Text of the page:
I can’t answer the question. And Rosson doesn’t posture to try. What he does is force us to consider the heartbreaking and the joyous and the absurd and what each of us might do with this great experiment we call life (whether it be one or many).
Which is not easy when human beings are involved. Confused or injured, we can respond as animals, lashing and maiming everything in our paths. Alternately, we prove gracious, kind and infinitely forgiving — sometimes the same person! What gives?
Like a million dollar Mike Vale original, we are fierce, beautiful and brilliant pieces of work.
Visit Keith Rosson’s Smoke City gallery, where we’re all on display.
Poetry with punk edge
UO creative writing grad and Portlander Matthew Dickman’s new book of poems is Wonderland, a celebration/catharsis project for his upbringing on the other side of 82nd Avenue in southeast Portland.
Poems named after punk songs and bands offer a constant soundtrack to Dickman’s youth — the freedom and the spirit as well as the early backhands and disappointments life has in store.
Memories are literal (“Transubstantiation”) and metaphorical (“Bad Brains”) and frequently crackle with the potential of violence.
Boys who hit sticks against trees, avoiding and retaliating against the violence that plays out in their homes, become young men who dress and live for battle in the streets, wars of their own dreaming, armed with hate, manipulated by fear.
From one in a series of poems that each carries the name “Wonderland,” the collection’s title and theme:
Maybe children are always
in training for something.
Always being told to do something
they do not want to do.
And in a separate “Wonderland” verse:
Every time he takes a step
his childhood evaporates
In looking back, Dickman clearly has the arc of history in his favor in writing of these boys, these closest friends, whose childhood antics foreshadowed behavior of which they eventually would no longer hope or aspire to grow beyond.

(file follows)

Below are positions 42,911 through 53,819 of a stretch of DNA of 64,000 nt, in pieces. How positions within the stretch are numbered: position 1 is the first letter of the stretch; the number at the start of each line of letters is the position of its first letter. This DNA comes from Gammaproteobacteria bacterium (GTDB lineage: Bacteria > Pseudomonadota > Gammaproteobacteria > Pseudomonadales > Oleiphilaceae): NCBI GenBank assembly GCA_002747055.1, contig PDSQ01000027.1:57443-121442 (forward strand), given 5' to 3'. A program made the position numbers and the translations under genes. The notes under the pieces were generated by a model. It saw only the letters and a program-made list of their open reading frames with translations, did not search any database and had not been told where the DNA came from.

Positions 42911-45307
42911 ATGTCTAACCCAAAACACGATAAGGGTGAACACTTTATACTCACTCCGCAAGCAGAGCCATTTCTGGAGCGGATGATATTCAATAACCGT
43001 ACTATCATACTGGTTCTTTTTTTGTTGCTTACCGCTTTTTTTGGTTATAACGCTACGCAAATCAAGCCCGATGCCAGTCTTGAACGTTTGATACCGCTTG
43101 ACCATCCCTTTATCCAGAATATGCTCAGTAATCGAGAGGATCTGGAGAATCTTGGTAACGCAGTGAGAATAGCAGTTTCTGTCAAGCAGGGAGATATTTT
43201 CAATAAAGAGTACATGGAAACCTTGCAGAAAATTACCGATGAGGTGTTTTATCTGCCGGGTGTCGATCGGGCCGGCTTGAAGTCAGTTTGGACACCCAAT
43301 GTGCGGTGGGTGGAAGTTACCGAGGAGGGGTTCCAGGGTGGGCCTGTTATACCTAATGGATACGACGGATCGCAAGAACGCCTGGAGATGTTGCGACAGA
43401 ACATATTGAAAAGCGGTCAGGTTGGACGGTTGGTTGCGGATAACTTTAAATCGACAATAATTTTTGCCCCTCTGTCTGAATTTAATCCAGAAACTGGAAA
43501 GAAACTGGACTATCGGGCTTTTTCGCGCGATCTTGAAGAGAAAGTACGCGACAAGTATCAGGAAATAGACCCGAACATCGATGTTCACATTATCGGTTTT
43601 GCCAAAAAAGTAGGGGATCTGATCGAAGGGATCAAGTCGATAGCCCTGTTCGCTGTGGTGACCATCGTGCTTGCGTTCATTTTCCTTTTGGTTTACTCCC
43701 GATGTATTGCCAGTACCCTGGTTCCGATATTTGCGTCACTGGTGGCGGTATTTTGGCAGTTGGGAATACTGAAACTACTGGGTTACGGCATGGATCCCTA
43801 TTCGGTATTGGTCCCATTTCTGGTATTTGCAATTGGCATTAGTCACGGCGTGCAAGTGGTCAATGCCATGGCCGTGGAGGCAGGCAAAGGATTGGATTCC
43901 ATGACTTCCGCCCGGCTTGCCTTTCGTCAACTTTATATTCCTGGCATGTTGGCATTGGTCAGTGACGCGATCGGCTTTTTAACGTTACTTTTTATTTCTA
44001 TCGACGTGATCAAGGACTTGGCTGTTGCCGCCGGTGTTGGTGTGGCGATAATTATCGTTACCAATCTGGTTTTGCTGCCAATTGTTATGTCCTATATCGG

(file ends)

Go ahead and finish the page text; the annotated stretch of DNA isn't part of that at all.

But readers will sense that Dickman always was aware of another path for himself. Not that he was able to guarantee he’d not fall victim to the same traps, but he could at least conceive of other outcomes, other worlds to which he might very well escape, where different recollections might reign.
Memories of the birds — crows, starlings, herons — and trees and leaves, breezes, cats and dogs. Rolling wheels, cold sodas. Family.
His imagination, the possibility of better, helped him filter and preserve from the sharp and rusty clutter the beautiful moments of childhood. Thus, the collection relates a sweetness it should by all accounts be unable to render.
I saw Dickman in October, when he debuted advanced copies of Wonderland to Northwest booksellers. Now in his early 40s, he retains, even emanates, a boyish spirit. Reading these poems, there’s no question that spirit has been tested, but he appears to have emerged fortified, maybe even wise. From “Black Flag”:
Who looks at something empty and doesn’t think about what
they could fill it with? No one.
Brian Juenemann is the executive director of the Pacific Northwest Booksellers Association and a contributing editor for NWBookLovers.org. This review first appeared in The Register-Guard “The Local Shelf,” in print: PAGE E1.